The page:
Getting an offer should not be your prime or only objective in an interview, and it’s not a game to be won. Those who are happy in their current roles know that the goal of an interview is actually to evaluate the opportunity and vet the company to make sure it’s a good fit. If certain job duties don’t fit into what you really want to do in your professional life, it’s time to make that known in a frank discussion. If a company tries to sell you on benefits you don’t care about, you can leverage that in a counteroffer.



Job seekers who pretend like everything is perfect in an interview just to get a great offer are in danger of becoming unhappy and unfulfilled in their roles very quickly. Have the confidence to be bold and tell the person sitting across from you what you’re truly looking for. Realize that unemployment today is at the lowest rate since 1969; companies need professionals. Most will respect your honest feedback, and if they don’t, then it’s a sure sign you wouldn’t have wanted to work for that employer anyway.


Being Open with Your Employer

Career transparency will ideally keep you from accepting a role that isn’t right for you, but we all know that things change. The business world ebbs and flows and positions respond accordingly in their scope and duties. That’s why it’s so important to take stock of your current job on a regular basis and be open with your employer when an issue arises.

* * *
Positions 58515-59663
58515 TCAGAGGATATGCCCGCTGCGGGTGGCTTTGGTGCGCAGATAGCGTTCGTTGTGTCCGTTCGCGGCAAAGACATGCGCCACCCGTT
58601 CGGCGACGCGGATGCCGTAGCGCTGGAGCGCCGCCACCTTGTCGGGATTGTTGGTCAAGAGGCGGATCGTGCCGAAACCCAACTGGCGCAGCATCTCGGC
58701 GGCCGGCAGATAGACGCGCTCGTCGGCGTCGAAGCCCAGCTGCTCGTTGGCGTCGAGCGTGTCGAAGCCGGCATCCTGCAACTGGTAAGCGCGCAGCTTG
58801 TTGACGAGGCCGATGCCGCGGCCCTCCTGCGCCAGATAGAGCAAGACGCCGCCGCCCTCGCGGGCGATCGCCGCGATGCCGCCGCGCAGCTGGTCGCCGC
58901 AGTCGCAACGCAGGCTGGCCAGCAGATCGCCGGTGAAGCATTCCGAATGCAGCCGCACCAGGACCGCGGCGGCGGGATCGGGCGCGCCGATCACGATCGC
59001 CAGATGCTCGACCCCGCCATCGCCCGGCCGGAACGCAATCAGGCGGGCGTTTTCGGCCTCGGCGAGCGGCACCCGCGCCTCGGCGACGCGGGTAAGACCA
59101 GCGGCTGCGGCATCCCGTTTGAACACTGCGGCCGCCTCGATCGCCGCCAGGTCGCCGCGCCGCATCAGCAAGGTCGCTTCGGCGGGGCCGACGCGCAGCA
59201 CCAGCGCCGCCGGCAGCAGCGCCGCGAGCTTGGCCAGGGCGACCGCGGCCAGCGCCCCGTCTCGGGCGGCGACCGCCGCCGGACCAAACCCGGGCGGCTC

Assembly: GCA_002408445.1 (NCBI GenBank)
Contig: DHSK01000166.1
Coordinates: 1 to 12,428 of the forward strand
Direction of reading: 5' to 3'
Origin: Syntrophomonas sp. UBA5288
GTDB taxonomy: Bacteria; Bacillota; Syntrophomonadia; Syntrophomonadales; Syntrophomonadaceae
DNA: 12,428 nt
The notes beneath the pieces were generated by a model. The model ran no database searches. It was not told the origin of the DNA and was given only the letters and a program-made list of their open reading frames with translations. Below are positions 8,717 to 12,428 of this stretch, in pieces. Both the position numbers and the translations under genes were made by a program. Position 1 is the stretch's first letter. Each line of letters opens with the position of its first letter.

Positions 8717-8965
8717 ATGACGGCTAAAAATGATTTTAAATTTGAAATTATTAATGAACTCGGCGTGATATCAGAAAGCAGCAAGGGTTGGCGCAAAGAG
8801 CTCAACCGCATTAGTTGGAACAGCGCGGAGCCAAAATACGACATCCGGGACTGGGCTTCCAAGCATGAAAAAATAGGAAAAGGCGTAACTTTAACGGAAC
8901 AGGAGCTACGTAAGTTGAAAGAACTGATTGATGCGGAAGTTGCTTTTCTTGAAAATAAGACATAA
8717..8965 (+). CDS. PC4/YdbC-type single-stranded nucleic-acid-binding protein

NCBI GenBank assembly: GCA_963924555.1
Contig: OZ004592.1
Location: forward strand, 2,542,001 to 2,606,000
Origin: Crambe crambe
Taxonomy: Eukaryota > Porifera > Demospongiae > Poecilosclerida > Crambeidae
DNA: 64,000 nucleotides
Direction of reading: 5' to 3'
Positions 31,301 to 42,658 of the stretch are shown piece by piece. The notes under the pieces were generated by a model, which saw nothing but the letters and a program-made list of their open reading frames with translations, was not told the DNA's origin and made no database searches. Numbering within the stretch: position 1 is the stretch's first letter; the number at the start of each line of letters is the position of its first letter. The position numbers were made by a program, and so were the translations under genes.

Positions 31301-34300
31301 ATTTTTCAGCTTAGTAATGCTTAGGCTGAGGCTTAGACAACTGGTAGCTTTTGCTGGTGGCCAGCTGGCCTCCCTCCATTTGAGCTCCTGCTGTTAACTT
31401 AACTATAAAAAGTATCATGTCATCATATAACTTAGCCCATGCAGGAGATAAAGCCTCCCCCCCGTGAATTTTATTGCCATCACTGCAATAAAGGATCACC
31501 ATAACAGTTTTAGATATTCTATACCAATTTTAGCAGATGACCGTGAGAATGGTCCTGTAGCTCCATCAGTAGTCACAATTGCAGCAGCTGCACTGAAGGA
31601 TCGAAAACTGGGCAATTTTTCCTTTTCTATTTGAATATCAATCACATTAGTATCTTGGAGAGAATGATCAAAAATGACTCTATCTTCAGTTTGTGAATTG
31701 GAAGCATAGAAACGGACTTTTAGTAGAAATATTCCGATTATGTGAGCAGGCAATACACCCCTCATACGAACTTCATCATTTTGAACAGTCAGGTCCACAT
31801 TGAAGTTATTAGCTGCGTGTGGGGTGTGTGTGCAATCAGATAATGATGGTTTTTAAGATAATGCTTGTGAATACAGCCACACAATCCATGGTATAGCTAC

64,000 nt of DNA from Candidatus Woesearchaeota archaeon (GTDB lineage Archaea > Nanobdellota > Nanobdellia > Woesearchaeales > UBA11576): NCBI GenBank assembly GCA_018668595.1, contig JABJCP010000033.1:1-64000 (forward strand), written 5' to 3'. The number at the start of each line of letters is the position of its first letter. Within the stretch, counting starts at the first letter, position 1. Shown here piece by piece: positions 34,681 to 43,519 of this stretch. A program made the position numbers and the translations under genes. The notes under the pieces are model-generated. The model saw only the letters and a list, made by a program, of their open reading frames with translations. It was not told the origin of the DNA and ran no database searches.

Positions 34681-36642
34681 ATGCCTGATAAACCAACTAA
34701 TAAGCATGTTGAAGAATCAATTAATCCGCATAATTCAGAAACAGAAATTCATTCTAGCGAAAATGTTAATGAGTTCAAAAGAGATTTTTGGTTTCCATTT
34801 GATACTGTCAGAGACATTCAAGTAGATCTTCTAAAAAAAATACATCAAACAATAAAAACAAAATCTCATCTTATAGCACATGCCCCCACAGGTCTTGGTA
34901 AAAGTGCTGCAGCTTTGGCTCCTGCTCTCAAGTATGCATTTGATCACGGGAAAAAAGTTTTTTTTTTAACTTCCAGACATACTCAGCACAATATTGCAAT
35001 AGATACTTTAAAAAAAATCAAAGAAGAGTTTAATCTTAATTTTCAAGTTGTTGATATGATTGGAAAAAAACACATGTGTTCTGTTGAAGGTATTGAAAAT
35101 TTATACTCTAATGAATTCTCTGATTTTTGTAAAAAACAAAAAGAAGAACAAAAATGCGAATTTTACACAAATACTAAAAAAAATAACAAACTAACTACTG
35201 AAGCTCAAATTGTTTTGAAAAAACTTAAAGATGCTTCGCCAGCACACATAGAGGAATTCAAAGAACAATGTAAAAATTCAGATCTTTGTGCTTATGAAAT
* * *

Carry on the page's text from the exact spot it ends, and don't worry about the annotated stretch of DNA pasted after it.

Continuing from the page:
What’s holding you back from happiness at work? Is a certain responsibility causing more frustration than before? Are one of your clients suddenly difficult to work with? Have you been recognized for your overtime or extra effort? Say nothing to your supervisor and it’s almost certain that nothing will improve.



Employers want you to professionally share your concerns. After all, the happier you are in your role, the more engaged and productive you can be for their company. The Achilles’ heel of many very talented professionals is thinking that they should be able to handle everything that is thrown at them on their own. However, the best employees aren’t the ones who keep their troubles to themselves, but the ones who are transparent about what’s happening so that their role (and subsequently, the company’s operation) gets better.



Career Transparency and You

Being honest isn’t easy, but it can be a key driver of career growth. Dedicate the necessary time and effort it takes to be honest with yourself and those around you. Whether it’s during your job search, in an interview, or in your current role, career transparency is the only real way to progress professionally. Most of us will work for well over 30 years; let’s make sure our roles match our skill sets, personalities, and above all else, make us happy.



To find the job that matches what you need for your career, search here.